Rickey Henderson’s two RBI lead A’s to 11th straight win to start 1981 season

Part of the INSIDE PITCH series
Written by: Alex Coffey

On April 19, 1981, Rickey Henderson crushed a line drive to center field in the bottom of the third, rounding the bases while looking like a gold-and-green blur. He stopped himself at third base, after converting what would be a double for anyone else, into a triple.

Driving in catcher Jeff Newman and shortstop Rob Picciolo, the Swingin’ A’s took the lead at 2-0 against the Seattle Mariners to start the first game of a doubleheader. Henderson would get on base again in the bottom of the seventh with a double to left, as Dave Revering drove him home to increase the A’s advantage to five.

But before anyone could say “Charles O. Finley,” the on-field excitement spilled over into off-field drama. After Athletics’ pitcher Mike Norris threw one inside to the Mariners’ Lenny Randle, Randle began bickering with Newman over the pitch. In an instant, Newman had Randle pinned down to the ground, as both benches cleared in what would be the first of two brawls between the teams that day.

“Lenny is a real good guy and I really like him,” said A’s manager Billy Martin. “But I won’t forget what he did today.”

Randle simply replied: “That’s the way I was taught to play.”

Since their season-opener on April 9, the Athletics had seemed to be playing with reckless abandon. They exploded into the season, winning their first 11 games to eclipse the old record of 10 straight wins to open the season set by the 1955 Brooklyn Dodgers (and tied by the 1962 Pittsburgh Pirates and 1966 Cleveland Indians). In their first 10 outings, the Athletics totaled 57 runs, allowing only 13. The next week’s issue of Sports Illustrated would feature the A’s pristine pitching staff, with the headline “The Amazin’ A’s and Their Five Aces.”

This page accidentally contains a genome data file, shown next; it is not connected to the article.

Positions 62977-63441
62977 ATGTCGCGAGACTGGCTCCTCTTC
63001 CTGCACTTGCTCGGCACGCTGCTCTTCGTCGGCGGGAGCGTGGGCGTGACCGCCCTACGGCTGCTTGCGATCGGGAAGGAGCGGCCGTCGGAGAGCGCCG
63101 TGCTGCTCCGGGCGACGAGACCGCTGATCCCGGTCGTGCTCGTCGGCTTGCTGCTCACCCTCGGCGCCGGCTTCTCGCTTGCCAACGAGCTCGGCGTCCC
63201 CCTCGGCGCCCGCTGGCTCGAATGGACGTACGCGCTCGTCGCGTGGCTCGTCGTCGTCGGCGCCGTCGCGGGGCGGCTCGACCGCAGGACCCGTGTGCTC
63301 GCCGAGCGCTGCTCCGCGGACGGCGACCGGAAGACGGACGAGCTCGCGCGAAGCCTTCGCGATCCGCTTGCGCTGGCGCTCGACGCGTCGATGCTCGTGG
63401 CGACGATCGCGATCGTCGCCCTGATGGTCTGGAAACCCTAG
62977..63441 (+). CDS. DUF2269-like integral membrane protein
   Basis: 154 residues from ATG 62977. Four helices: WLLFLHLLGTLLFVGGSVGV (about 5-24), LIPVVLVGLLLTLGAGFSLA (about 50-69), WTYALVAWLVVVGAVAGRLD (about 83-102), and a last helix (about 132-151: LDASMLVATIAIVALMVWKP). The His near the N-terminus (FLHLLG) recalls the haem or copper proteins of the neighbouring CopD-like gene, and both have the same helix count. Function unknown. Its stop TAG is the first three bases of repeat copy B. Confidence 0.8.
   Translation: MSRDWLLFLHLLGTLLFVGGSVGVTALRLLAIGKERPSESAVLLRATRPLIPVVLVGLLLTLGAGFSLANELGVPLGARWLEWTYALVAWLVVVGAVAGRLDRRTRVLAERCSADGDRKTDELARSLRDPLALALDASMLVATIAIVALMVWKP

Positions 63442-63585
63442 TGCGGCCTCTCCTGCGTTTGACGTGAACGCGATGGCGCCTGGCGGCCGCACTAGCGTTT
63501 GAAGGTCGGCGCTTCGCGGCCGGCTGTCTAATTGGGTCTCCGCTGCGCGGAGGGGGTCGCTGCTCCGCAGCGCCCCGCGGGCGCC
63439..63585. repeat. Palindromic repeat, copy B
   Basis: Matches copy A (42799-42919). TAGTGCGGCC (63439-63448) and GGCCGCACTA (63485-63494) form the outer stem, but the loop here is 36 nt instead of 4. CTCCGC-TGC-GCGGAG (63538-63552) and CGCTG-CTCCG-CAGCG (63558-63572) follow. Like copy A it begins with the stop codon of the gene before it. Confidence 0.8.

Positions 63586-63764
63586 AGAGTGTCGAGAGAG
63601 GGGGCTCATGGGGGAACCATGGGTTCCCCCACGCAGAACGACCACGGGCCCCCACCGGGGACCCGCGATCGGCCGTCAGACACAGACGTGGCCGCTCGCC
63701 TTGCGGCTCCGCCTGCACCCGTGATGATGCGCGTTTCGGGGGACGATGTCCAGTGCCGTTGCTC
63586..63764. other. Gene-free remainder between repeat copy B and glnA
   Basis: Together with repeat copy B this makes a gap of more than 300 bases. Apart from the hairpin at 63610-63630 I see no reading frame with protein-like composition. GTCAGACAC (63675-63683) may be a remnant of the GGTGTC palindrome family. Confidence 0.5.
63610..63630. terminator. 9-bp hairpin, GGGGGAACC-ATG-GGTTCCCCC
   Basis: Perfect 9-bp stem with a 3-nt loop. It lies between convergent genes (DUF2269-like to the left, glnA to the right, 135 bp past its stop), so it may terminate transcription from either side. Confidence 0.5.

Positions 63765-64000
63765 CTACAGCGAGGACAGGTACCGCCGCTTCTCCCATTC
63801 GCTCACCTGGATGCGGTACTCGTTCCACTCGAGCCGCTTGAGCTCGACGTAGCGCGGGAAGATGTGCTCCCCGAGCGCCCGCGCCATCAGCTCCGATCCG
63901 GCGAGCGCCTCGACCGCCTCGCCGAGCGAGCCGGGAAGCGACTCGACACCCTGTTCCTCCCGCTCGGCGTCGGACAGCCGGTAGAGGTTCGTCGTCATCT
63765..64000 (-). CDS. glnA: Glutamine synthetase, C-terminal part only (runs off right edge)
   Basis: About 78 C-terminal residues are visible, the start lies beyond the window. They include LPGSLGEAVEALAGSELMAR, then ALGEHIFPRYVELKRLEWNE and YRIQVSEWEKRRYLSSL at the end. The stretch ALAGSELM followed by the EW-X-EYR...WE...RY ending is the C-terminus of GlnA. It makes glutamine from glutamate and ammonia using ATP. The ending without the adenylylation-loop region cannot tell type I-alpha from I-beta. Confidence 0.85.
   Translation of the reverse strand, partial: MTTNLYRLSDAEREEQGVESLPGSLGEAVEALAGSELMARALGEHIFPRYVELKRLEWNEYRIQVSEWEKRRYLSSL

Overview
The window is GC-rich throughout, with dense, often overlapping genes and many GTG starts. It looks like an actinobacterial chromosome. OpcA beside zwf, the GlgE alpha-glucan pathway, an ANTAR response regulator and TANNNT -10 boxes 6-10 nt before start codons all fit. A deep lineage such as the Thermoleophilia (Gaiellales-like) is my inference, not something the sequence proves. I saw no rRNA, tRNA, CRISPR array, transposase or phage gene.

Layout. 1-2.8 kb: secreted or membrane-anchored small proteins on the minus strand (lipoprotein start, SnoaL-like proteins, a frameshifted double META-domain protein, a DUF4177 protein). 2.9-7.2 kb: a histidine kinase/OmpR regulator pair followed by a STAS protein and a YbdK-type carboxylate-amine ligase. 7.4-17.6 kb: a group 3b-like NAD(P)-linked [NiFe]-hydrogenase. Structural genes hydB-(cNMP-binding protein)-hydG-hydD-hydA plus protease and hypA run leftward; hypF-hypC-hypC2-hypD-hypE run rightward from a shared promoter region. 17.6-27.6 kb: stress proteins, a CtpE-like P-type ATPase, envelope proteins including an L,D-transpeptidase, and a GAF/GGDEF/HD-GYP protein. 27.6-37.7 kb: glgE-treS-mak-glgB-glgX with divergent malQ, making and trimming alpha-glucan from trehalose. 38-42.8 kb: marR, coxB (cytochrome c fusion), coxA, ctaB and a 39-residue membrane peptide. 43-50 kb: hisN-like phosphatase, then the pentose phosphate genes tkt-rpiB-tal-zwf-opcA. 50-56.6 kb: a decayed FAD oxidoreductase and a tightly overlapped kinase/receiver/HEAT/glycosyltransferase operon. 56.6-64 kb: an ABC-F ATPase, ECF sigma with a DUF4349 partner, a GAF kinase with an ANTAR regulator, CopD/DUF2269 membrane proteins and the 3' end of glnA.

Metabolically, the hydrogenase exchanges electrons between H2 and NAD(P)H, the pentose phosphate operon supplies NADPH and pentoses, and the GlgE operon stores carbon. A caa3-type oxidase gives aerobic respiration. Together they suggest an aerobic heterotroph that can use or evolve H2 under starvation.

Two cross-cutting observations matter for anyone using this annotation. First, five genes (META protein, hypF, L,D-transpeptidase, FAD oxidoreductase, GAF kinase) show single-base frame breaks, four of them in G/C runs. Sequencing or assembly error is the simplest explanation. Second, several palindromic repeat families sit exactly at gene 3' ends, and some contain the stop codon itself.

But Martin knew that they still had more than 150 scheduled games left in the regular season, and wasn’t about to get caught up in the hype of making history.

“I would have preferred to win that second game to setting the record,” he said after the A’s took the first game against the Mariners 6-1, and lost the second, 3-2. “Records are all right, but they don’t give me a thrill. Wins and pennants are what get me excited.”

Martin’s cautionary attitude proved to be correct, as the Atlanta Braves snapped the A’s mark by starting the season with 13 wins the following year. In 1987 the Milwaukee Brewers would tie that mark, which hasn’t been reached since. The A’s would finish first in the American League West in 1981, falling short in the AL Championship Series to Martin’s former New York Yankees.

Still, things were looking optimistic for the team, as were ushered into the era of Rickey Henderson. The future Hall of Famer’s performance that day was indicative of how he would finish the season, as he went on to score 89 runs, 135 hits, steal 56 bases and finish second in AL MVP voting in a season that was shortened by a work stoppage. Even if just for a moment, April 19, 1981 seemed to provide a brief glimpse of future greatness.

“They are doing everything right,” said Seattle Mariners manager Maury Wills. “And what they’re doing is good for Oakland, good for our league and good for baseball.”

Alex Coffey is the communications specialist at the National Baseball Hall of Fame and Museum

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Part of the INSIDE PITCH series